Ringling ringmaster talks up acts that help ‘Dragons’ take wing

Circus preview

Ringling Bros. and Barnum & Bailey presents “Dragons”

Wednesday through Feb. 18 at Philips Arena and Feb. 21 to March 3 at Gwinnett Arena. Philips: $14-$130. Gwinnett: $25-$130. 1-800-745-3000, www.ticketmaster.com/rbbbatl.

The world observed Chinese New Year on Sunday, ushering in the year of the snake. But Ringling Bros. and Barnum & Bailey Circus still is rigorously touring behind a show celebrating last year’s zodiac animal.

“Dragons” opens at Philips Arena on Wednesday for a run through Feb. 18, before heading to Gwinnett Arena for shows Feb. 21 to March 3.

Nothing against the new year’s star reptiles, but Johnathan Lee Iverson, who has served as ringmaster 0f the 142nd edition of the “Greatest Show on Earth” for more than a year, believes in the mythic power of dragons. Or maybe it’s just their power to entertain “children of all ages,” as he bellows at the show’s introduction.

“We’re celebrating the year of the dragon by bringing together top-tier artists from all over the world, and they’re all symbolizing attributes of the dragon,” Iverson explained. “We have courage, strength, wisdom and heart.”

As ringmaster, the big-voiced and extra-tall (6-foot-3) Iverson is cast as a skeptic who doesn’t believe in dragons.

But his 4-foot-tall Brazilian sidekick Paulo dos Santos is not only a believer, he thinks he keeps glimpsing a dragon throughout the show. A one-time capoeira (Brazilian martial arts) champ whom Iverson refers to as “a walking muscle,” dos Santos tries to exude the four attributes, believing that will make a dragon finally appear.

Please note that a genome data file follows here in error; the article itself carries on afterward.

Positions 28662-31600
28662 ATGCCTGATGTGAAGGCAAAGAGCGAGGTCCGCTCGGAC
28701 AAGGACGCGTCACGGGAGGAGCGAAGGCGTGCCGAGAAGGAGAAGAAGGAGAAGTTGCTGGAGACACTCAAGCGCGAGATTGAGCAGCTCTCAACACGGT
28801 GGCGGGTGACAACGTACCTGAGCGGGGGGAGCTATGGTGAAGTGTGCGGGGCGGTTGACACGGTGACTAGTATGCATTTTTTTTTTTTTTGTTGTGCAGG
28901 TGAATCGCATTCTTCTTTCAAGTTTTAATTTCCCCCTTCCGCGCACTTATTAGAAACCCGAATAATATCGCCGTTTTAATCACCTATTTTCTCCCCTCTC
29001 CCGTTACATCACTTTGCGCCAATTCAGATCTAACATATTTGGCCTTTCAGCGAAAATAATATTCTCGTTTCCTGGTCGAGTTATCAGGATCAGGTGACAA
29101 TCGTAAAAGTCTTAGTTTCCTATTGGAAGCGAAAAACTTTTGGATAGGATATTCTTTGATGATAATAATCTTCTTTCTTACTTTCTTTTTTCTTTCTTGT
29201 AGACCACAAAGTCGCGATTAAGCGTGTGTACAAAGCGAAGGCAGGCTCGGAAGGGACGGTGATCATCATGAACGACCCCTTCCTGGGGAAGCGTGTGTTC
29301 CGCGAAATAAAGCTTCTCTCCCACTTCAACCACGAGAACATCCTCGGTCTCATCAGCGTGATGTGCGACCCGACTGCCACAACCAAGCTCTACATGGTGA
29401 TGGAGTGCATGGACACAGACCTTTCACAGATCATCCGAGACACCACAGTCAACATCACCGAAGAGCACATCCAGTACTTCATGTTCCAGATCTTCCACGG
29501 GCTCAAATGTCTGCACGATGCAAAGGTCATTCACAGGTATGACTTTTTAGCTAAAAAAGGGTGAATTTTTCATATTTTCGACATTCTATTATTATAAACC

So, is he successful?

“You’ll have to come to the show and find out,” Iverson teased. (But if you’ve seen the ads, you know it’s a safe bet.)

Asked to detail favorite “Dragons” acts, the ringmaster demurred. “I leave this to the audience, because I’m always surprised by what they like,” he said, adding with a P.T. Barnum-like flourish, “It’s a buffet for the imagination.”

But Iverson relented, previewing a half-dozen highlights …

  • The 18-member Shaolin Troupe of Chinese kung fu masters are "like living, breathing action heroes," Iverson said. They break wooden and metal poles in one precise strike, get lifted 7 feet into the air on the points of spears and balance on top of spinning tridents.
  • The Riders of the Wind are a 12-member horse-riding act from Russia directed by husband and wife Kanat and Tatiana Tchalabaev. The horses circle a 46-foot-diameter ring at speeds of more than 25 mph with their riders "doing all sorts of acrobatic feats and dances on their backs," the ringmaster said. "Really dynamic."
  • The Medeiros Troupe's "double hair-hang" trick features Viktoriya Medeiros and Widny Neves suspended by their tresses high above the arena floor as they spin, twirl and juggle. "These ladies literally have the strongest hair in the world," Iverson said. "I don't know why shampoo companies haven't called them yet."
  • Alexander Lacey, a lion and tiger trainer from Britain making his U.S. debut, is "really wowing people," Iverson said. Lacey's "big cats" are "beautiful and feisty, fun and humorous."
  • The Torres Family of synchronized motorcycle riders from Paraguay, familiar from many prior Ringling visits, raise the risk of life and limb by jamming eight crisscrossing bikes into their 16-foot globe of steel this year.
  • Klose's Performing K9's — including mixed breeds, standard poodles, fox terriers, great Danes and Australian shepherds that do athletic jumping and tricks — "have their own following," Iverson boasted.   All are rescued from shelters except for the poodles.